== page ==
60 seconds with Harry Moser, Reshoring Initiative
What we’re doing is documenting the trends of the companies that are bringing manufacturing back, why they’re coming back and how many jobs they’re bringing with them. Then, we promote it.
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Title: Founder and president
Location: Kildeer, Ill.
Experience: 45 years in manufacturing. Founded the Reshoring Initiative in 2010.
Primary Focus: Educating companies about the costs and factors associated with off-shoring. The objective is to bring manufacturing jobs back to the United States.
Modern: Tell us a little about the Reshoring Initiative.
Moser: What we’re doing is documenting the trends of the companies that are bringing manufacturing back, why they’re coming back and how many jobs they’re bringing with them. Then, we promote it. I give about 100 presentations a year, and we write about 15 articles a year. We try to get companies interested in reshoring, and we help them evaluate their decisions. The crown jewel is our software, which allows companies to make an estimate of the total cost of off-shoring compared to manufacturing here.
Modern: From what you’re seeing, is reshoring for real?
Moser: If you look at the numbers, total manufacturing employment has gone up by about 500,000, which isn’t a lot in a recovery. So, you can’t prove that a renaissance has arrived. However, I can prove that reshoring is real because we calculate the jobs. We calculate that about 80,000 have come back since 2010 and that jobs are coming back now at a rate of about 30,000 a year.
Modern: Have we turned the corner on off-shoring?
Moser: Not quite. If you look back 10 years, we were off-shoring 150,000 jobs a year and reshoring about 3,000 a year. Now, we’re reshoring about 30,000 a year, and off-shoring 30,000 to 50,000. We’re close to balancing the scales. The necessary thing is to convince companies to re-evaluate their decisions about where to manufacture. To do that, we have to convince them that it’s happening. I’m the enabler and the cheerleader.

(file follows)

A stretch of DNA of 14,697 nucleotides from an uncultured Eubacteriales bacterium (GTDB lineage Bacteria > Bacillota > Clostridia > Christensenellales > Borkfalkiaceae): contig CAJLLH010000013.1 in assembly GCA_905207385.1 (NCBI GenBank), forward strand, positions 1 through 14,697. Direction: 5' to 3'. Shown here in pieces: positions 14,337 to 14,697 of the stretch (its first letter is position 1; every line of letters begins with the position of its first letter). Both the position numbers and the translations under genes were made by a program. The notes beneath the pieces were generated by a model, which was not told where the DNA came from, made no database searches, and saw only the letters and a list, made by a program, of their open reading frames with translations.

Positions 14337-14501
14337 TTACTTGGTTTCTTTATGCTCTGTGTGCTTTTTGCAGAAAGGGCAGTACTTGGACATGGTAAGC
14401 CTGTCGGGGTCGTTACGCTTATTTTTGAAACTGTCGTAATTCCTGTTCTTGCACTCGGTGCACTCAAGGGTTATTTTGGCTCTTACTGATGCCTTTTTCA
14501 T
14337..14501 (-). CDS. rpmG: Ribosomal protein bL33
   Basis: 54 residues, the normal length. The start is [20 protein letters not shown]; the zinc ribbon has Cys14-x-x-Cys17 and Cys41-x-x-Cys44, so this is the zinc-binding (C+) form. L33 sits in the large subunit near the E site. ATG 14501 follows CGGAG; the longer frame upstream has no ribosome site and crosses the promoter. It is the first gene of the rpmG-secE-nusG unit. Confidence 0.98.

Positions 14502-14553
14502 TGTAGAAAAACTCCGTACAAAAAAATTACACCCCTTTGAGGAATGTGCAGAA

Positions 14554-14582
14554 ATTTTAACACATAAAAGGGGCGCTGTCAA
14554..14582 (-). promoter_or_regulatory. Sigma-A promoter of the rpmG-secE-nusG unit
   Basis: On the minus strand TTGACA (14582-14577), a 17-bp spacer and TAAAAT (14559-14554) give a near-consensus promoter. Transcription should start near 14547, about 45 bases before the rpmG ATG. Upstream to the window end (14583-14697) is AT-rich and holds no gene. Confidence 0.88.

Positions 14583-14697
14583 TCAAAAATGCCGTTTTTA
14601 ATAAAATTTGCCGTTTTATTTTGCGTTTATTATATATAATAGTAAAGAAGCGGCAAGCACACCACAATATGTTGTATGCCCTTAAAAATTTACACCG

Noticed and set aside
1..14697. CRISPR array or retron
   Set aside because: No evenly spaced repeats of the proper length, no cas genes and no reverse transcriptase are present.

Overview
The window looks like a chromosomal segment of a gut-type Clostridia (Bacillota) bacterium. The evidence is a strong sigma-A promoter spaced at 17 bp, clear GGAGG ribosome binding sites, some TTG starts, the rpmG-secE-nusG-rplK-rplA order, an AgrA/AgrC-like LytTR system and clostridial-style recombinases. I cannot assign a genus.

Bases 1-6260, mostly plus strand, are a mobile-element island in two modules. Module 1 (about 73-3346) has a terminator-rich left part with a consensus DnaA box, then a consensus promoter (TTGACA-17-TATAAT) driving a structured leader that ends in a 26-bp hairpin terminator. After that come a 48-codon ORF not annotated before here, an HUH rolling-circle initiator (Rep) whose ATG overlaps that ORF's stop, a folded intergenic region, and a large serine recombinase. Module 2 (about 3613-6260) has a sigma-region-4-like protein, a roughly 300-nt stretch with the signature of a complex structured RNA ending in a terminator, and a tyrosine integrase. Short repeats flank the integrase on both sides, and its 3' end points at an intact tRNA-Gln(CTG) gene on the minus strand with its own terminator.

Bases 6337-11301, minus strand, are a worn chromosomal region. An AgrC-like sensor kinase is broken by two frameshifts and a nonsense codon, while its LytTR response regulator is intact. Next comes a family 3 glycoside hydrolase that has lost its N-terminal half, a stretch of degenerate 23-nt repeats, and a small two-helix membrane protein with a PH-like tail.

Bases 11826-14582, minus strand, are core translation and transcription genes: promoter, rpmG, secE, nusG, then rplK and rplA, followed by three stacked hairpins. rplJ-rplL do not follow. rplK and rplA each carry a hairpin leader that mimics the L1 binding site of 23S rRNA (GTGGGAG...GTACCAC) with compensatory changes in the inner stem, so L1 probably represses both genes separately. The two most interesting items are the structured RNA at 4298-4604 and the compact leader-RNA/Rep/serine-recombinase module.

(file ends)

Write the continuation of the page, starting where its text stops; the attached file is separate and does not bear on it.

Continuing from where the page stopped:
Modern: If production is coming back, what’s driving the trend?
Moser: There are three factors. One, Chinese wages have been going up about 18% a year over the last 10 to 15 years while U.S. wages are going up 2%. We believe that by 2015, the manufacturing cost in China will be high enough that, when you throw in the cost of transportation, it will be more expensive to manufacture many items there than here. Number two is shale gas. Compared to China, we have high priced labor, but low cost energy. Finally, U.S. consumers increasingly prefer the “Made in the USA” label compared to the “Made in China” label.
Modern: Finally, tell us how the Total Cost of Ownership Estimator works.
Moser: It’s a software application that quantifies all of your costs. A manufacturer might find that their manufacturing costs are 20% higher here than off shore. But their overhead, including transportation, may be considerably less. The question then is whether overhead comes down enough to offset the higher cost of manufacturing it here. If the cost is close, we urge them to call in the consultants. If there’s a 30% difference, it’s unlikely that a lean initiative is going to close the gap. But, if there’s a 5% to 7% difference, perhaps lean or automation can make the difference.
About the AuthorBob Trebilcock Bob Trebilcock, editorial director, has covered materials handling, technology, logistics and supply chain topics for nearly 30 years. In addition to Supply Chain Management Review, he is also Executive Editor of Modern Materials Handling. A graduate of Bowling Green State University, Trebilcock lives in Keene, NH. He can be reached at 603-357-0484.
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